According to Theo PriestleyCEO and co-founder of Metanomic, metaverse is not just a video game, but an ecosystem that offers many possibilities.
Of course there isn’t consensus on the accuracy of what the metaverse is, but I can tell you it’s not a video game; blockchain or not.
This does not preclude what I would warmly describe as ambitious – while some would say unscrupulous; Game companies are looking to join the trend in bringing back the word “metaverse” at every opportunity.
When there is an opportunity, companies want to jump into it to be seen as innovators or leaders who are leading the way to a new era. They seek to create a brand image and extract money from customers.
However, putting the label “metaverse” on an online game is, on the contrary, reductive to the sector. It even risks negatively impacting the almost limitless potential of the virtual world before it has had a chance to shine.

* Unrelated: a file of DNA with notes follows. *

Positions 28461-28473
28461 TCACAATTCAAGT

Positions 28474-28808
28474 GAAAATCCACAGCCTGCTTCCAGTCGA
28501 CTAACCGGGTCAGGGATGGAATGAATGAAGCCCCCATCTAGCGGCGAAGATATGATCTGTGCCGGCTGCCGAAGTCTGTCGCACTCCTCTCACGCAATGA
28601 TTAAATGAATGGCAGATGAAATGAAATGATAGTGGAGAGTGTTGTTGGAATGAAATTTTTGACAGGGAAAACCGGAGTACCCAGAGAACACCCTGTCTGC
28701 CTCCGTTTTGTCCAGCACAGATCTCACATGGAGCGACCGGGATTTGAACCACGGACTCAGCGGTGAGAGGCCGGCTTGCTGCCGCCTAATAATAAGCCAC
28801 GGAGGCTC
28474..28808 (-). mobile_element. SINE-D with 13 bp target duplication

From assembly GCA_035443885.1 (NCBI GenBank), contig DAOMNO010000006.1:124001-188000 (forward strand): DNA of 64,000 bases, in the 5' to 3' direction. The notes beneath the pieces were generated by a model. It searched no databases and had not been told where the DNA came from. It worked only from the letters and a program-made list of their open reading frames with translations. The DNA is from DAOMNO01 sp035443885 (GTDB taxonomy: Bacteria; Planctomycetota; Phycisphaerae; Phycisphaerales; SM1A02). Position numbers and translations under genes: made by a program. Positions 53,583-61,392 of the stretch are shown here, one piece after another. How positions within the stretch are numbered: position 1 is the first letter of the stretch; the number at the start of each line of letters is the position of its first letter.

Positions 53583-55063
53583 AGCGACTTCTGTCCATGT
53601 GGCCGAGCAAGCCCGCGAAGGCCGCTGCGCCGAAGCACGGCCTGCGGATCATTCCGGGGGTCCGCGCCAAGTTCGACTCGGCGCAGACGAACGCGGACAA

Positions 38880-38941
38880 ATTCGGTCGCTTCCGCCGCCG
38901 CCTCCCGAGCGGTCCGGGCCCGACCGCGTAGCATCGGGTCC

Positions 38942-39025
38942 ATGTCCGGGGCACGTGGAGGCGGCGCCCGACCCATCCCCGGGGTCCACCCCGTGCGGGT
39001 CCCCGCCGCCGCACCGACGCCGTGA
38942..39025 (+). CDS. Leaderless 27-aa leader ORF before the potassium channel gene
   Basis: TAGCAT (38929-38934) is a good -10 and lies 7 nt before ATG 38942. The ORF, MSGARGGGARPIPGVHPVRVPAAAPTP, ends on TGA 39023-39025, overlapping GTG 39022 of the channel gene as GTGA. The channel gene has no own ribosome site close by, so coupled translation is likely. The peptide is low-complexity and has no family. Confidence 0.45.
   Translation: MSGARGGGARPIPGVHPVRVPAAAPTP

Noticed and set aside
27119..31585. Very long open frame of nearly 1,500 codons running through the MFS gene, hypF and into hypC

The main danger lies in the fact that users start to believe that the world of games is all that the future and Web3 have to offer. In this case there are countless possibilities.
If we take any experience that is called “metaverse” today, that experience includes little more than an online game or a massively multiplayer online role-playing game (MMORPG). If I see so many MMORPGs in Web3 and metaverse events, it’s because the marketing team saw it as an opportunity to make money by rebranding their product to ride the wave.
A triumvirate of online games that – more reliably than most – have taken their first steps into this digital world without resorting to advertising, these are Fortnite, Roblox and Rec Room.
However, even these companies don’t mention the “M” word or the metaverse moniker in their mission statement:
“Fortnite is a free-to-play Battle Royale game with many game modes for every type of player”.